Burns takes unusual approach in Wisconsin Supreme Court race

January 3, 2018

      

FILE - In this June. 1, 2017 file photo, Milwaukee County Circuit Judge Rebecca Dallet announces she is running for the Wisconsin Supreme Court in Madison, Wis. Dallet is one of three candidates who have been campaigning for months and expected to qualify for the ballot by the Tuesday, Jan. 2, 2018, filing deadline. They are running to replace Justice Michael Gableman who decided against seeking re-election.

MADISON One of the three candidates for Wisconsin Supreme Court is taking a decidedly different approach to the race, embracing his partisan Democratic background and commenting on political issues that judicial candidates typically run away from.

Madison attorney Tim Burns is hoping is unusual strategy, which he simply calls "straight-out candor," will help differentiate him in the Feb. 20 primary. He faces conservative Sauk County Circuit Judge Michael Screnock and Milwaukee County Circuit Judge Rebecca Dallet.

Burns filed his nomination papers Tuesday, the deadline for getting into the race. Dallet and Screnock filed on Friday.

The two highest vote-getters in the primary will face each other in the April 3 general election.

They are running to replace Justice Michael Gableman, who is part of a 5-2 conservative majority on the court. Gableman decided against seeking a second 10-year term.

Supreme Court races are officially nonpartisan, but liberal and conservative outside groups have spent more than $10 million over the past decade on behalf of candidates seen as favorable to their philosophies. That's more than the $8.7 million spent by candidates in those races, according to a tally by the Wisconsin Democracy Campaign.

Over that time the court has gone from being roughly evenly divided to the current 5-2 conservative majority.

Supreme Court candidates typically avoid wading into hot political topics, saying the judicial code of conduct prevents them from commenting on any issues that could end up before the court.

But Burns sees his talking about his liberal political philosophy as the very thing that will differentiate him from his competitors and get him elected. Burns stressed in an interview with The Associated Press that's he's not violating any rules of conduct since he's not commenting on specific cases and how he may rule activity that is specifically barred.

"Judges are elected and have tremendous power," Burns said. "It's fair game for people to know where my heart is and where my mind is on a legal subject."

Burns has been particularly outspoken on Twitter, where he's posted messages highly critical of President Donald Trump, voiced support for strong unions, criticized partisan gerrymandering and voter identification laws and declared that the judicial system fails sexual harassment victims.

Burns has also branded the current Wisconsin Supreme Court as a "rubber stamp" for Republican Gov. Scott Walker's "extreme agenda."

Both Screnock and Dallet's campaigns are critical of Burns' approach.

Screnock adviser Sean Lansing said Burns is acting more like a partisan candidate for the Legislature or governor and is telegraphing how he would rule as a judge. Lansing said voters will find that "unsettling" and it calls into question Burns' ability to serve.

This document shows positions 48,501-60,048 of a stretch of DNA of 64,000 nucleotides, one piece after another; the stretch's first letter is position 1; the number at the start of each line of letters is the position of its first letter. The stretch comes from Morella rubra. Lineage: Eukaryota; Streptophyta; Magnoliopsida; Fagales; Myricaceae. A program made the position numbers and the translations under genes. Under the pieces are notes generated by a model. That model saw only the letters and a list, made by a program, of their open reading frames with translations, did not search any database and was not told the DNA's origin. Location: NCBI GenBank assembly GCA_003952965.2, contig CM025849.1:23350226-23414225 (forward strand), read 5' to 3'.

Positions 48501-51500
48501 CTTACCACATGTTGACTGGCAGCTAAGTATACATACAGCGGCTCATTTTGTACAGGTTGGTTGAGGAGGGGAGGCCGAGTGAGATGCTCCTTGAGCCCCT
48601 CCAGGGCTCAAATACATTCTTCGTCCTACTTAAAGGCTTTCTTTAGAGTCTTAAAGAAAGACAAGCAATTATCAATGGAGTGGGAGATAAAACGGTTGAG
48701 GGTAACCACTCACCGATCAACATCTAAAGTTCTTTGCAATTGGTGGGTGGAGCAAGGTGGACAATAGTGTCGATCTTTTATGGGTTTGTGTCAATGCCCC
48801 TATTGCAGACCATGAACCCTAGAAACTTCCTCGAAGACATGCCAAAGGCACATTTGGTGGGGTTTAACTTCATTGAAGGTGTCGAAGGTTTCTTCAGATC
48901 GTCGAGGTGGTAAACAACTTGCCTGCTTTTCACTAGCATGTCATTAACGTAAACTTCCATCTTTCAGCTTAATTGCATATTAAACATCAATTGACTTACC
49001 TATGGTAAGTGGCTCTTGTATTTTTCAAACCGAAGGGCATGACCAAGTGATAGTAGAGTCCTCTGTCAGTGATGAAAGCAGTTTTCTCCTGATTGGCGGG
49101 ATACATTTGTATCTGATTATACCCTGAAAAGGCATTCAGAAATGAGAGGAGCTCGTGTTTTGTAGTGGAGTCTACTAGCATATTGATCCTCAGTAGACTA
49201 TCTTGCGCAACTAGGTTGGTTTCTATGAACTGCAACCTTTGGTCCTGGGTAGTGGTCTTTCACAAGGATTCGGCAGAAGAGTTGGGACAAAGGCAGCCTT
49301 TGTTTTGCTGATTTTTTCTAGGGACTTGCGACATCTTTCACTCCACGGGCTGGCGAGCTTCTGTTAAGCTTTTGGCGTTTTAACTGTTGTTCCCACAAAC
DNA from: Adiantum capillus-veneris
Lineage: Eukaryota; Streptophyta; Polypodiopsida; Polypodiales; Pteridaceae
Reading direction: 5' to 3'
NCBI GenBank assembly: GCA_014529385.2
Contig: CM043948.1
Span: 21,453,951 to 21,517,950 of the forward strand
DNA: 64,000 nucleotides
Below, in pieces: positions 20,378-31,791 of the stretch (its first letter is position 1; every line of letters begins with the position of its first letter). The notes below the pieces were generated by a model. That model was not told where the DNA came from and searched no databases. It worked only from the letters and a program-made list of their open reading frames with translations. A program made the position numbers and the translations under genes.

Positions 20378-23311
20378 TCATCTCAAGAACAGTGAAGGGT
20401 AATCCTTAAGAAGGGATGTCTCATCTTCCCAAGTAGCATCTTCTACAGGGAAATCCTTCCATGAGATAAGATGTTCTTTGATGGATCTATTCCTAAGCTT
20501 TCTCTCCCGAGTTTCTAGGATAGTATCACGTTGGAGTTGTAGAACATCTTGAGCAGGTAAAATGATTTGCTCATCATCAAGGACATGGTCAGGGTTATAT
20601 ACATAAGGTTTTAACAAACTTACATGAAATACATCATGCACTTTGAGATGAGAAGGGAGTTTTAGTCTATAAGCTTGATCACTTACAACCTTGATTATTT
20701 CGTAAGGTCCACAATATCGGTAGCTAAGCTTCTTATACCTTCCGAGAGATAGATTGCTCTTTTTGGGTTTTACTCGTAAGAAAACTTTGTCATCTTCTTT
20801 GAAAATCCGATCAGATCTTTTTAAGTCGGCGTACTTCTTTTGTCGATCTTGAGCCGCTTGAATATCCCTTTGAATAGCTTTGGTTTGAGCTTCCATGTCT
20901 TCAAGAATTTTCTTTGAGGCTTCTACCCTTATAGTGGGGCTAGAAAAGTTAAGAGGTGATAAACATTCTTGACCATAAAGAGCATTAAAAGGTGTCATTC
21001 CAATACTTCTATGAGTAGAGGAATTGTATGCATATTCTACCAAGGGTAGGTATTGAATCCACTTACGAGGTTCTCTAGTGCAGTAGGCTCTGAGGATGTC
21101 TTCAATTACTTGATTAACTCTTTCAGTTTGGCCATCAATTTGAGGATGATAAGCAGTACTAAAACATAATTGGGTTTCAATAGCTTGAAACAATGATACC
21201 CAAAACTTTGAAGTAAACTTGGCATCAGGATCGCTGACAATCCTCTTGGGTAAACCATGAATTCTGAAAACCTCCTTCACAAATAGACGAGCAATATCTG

Screnock, who was appointed as judge by Walker in 2015, has told supporters he shares the same judicial philosophy as Gableman. Screnock has also said he won't let whatever personal beliefs he may have on certain issues affect how he rules as a judge.

As an attorney, Screnock was part of legal teams that defended Republican lawmakers targeted for recall in 2011 and Walker's Act 10 law curtailing public workers' collective bargaining rights. Nearly 30 years ago, when he was 19 and 20, Screnock was twice arrested and ticketed for trespassing and obstructing officers while participating in anti-abortion protests.

Dallet campaign manager Jessica Lovejoy has questioned how Burns could be impartial, especially given that he's been endorsed by Our Wisconsin Revolution, a liberal group that describes itself as advocating for a "progressive-democratic political revolution sparked by the Bernie Sanders campaign."

"I would expect Mr. Burns to understand the potential risks involved, but he has very limited experience in our Wisconsin courtrooms," Lovejoy said.

Burns represents businesses and consumers in legal action nationwide against insurance companies.

Both Burns and Dallet spoke at the Democratic Party state convention last year. But Dallet has taken a less partisan approach than Burns, arguing that she's the only candidate who won't politicize the court.

While Dallet has been lining up Democratic support, she has a history of backing conservatives as well. In 2013, she endorsed current Chief Justice Patience Roggensack who in turn sent Dallet a $2,500 donation that year. Roggensack is part of the court's conservative majority.


Conservative Republican Jacque announces state Senate bid

MADISON A conservative state representative known for his anti-abortion proposals is launching a bid to serve in the Wisconsin Senate.

Republican Rep. Andre Jacque, of De Pere, said Tuesday that he will run for the vacant 1st Senate District following the departure of former Sen. Frank Lasee. Jacque is the first candidate to announce plans to run since Lasee resigned last week to take a job in Gov. Scott Walker's administration.

Walker says he won't appoint anyone to fill the seat this year, leaving it open until the November election.

Jacque has been in the Assembly since 2011 and is known as one of its most conservative members. He has pushed for banning research on University of Wisconsin campuses using aborted fetal tissue and for making English the official state language.

 

Associated Press

 

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